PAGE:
Death Penalty Cases presents significant verbatim excerpts of death-penalty decisions from the United States Supreme Court. The first chapter introduces the topics discussed throughout the book. It also includes a detailed history of the death penalty in the United States. After this introduction, the remaining eighteen chapters are divided into five parts: Foundational Cases, Death-Eligible Crimes and Persons, The Death Penalty Trial, Post-Conviction Review, and Execution Issues.
The first part, consisting of five chapters, talks about the mandatory death penalty, mitigating evidence and racial bias. The next part covers death-eligible crimes, such as rape and other crimes that do not involve homicide and murder. The middle part presents the trial process, from choosing the appropriate decision-makers through the sentencing decision. Followed by this is a chapter focusing on the aftermath of conviction, such as claims of innocence. The book concludes by exploring issues related to execution, such as not executing insane convicts. Finally, execution methods are presented.
- Provides the most recent case material--no need to supplement
- Topical organization of cases provides a more logical organization for structuring a course
- Co-authors with different perspectives on the death penalty assures complete impartiality of the material
- Provides the necessary historical background, a clear explanation of the current capital case process, and an impartial description of the controversies surrounding the death penalty
- Provides the latest statistics relevant to discussions on the death penalty
- Clearly explains the different ways in which the states process death penalty cases, with excerpts of the most relevant statutes
Chapter 1: The Law and the Issues History of Capital Punishment History of the Eighth Amendment Arguments For and Against the Death Penalty Stages of a Capital Case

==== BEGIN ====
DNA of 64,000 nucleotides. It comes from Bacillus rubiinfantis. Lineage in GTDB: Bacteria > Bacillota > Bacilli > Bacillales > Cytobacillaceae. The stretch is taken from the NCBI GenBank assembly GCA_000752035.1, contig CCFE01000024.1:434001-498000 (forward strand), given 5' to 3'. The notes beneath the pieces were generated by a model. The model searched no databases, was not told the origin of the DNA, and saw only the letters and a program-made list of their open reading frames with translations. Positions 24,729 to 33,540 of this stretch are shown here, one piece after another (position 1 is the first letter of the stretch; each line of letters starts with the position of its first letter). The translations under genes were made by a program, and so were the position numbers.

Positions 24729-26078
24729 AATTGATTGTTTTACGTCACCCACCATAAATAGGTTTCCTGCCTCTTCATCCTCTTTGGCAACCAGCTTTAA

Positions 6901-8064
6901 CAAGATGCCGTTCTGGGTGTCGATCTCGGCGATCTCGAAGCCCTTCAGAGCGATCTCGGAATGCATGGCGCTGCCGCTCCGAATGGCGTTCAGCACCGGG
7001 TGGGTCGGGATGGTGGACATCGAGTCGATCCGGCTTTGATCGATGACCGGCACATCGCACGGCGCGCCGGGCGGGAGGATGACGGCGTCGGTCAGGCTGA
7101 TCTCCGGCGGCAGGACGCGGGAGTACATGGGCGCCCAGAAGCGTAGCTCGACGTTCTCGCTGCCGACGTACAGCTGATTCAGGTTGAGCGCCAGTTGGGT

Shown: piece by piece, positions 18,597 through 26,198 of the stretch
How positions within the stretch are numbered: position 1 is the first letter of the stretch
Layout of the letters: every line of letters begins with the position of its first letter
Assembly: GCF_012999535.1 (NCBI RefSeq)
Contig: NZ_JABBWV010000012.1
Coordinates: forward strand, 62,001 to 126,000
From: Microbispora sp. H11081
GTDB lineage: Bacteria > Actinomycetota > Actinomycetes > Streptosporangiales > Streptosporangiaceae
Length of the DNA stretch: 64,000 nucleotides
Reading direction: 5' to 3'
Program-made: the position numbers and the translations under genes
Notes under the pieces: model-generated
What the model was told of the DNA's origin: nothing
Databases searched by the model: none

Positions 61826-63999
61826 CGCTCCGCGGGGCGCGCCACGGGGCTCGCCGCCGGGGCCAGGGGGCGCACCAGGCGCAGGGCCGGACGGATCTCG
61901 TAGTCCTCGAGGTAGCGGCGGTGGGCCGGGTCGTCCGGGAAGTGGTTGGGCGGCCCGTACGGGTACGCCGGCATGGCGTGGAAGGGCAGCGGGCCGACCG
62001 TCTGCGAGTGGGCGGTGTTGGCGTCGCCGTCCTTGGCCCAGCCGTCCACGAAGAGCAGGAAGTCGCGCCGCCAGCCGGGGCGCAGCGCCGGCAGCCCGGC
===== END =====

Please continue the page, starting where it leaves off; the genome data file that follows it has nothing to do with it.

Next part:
Section I: Foundational Cases
Chapter 2: Cruel and Unusual as Applied: Furman v. Georgia Chapter 3: Not Inherently Unconstitutional: Gregg v. Georgia Chapter 4: Mandatory Death Penalty: Woodson v. North Carolina Chapter 5: Mitigating Evidence: Lockett v. Ohio, Jurek v. Texas, Note on Penry and later Texas cases Chapter 6: Racial Bias: McCleskey v. Kemp Section II: Death-Eligible Crimes and Persons Chapter 7: Rape: Coker v. Georgia Chapter 8: Murder: Godfrey v. Georgia Chapter 9: Felony-Murder: Enmund v. Florida, Tison v. Arizona Chapter 10: The Mentally Retarded and Juveniles: Atkins v. Virginia, Roper v. Simmons Chapter 11: Child Rape: Kennedy v. Louisiana Section III: The Death Penalty Trial Chapter 12: Appropriate Decisionmakers: Spaziano v. Florida, Ring v. Arizona Chapter 13: Selecting Jurors: Witherspoon v. Illinois, Turner v. Murray, Uttecht v. Brown Chapter 14: Victim Impact Evidence: Payne v. Tennessee Chapter 15: The Sentencing Decision: McKoy v. North Carolina, Kansas v. Marsh
Section IV: Post-Conviction Review Chapter 16: Ineffective Counsel: Strickland v. Washington, Williams v. Taylor Chapter 17: Claims of Innocence: Herrera v. Collins, Kansas v. Marsh Section V: Execution Issues Chapter 18: Mental Illness at Execution: Ford v. Wainwright, Panetti v. Quarterman Chapter 19: Method of Execution: Baze v. ReesAppendix A: Facts and Figures on Murder and the Death Penalty Appendix B: Selected Death Penalty Statutes
BARRY LATZER is Professor of Government at John Jay College of Criminal Justice and a member of the Ph.D. and M.A. faculties in Criminal Justice at the Graduate School and University Center. He received a law degree (J.D.) from Fordham University (1985) and a Ph.D. in Political Science from the University of Massachusetts, Amherst (1977). Professor Latzer is also known for his work on state constitutional law, which is the subject of two of his books, State Constitutional Criminal Law (Clark, Boardman, Callaghan, 1995), and State Constitutions and Criminal Justice (Greenwood, 1991). He has published over two dozen scholarly articles and writes a continuing series of articles for the Criminal Law Bulletin, entitled "State Constitutional Developments."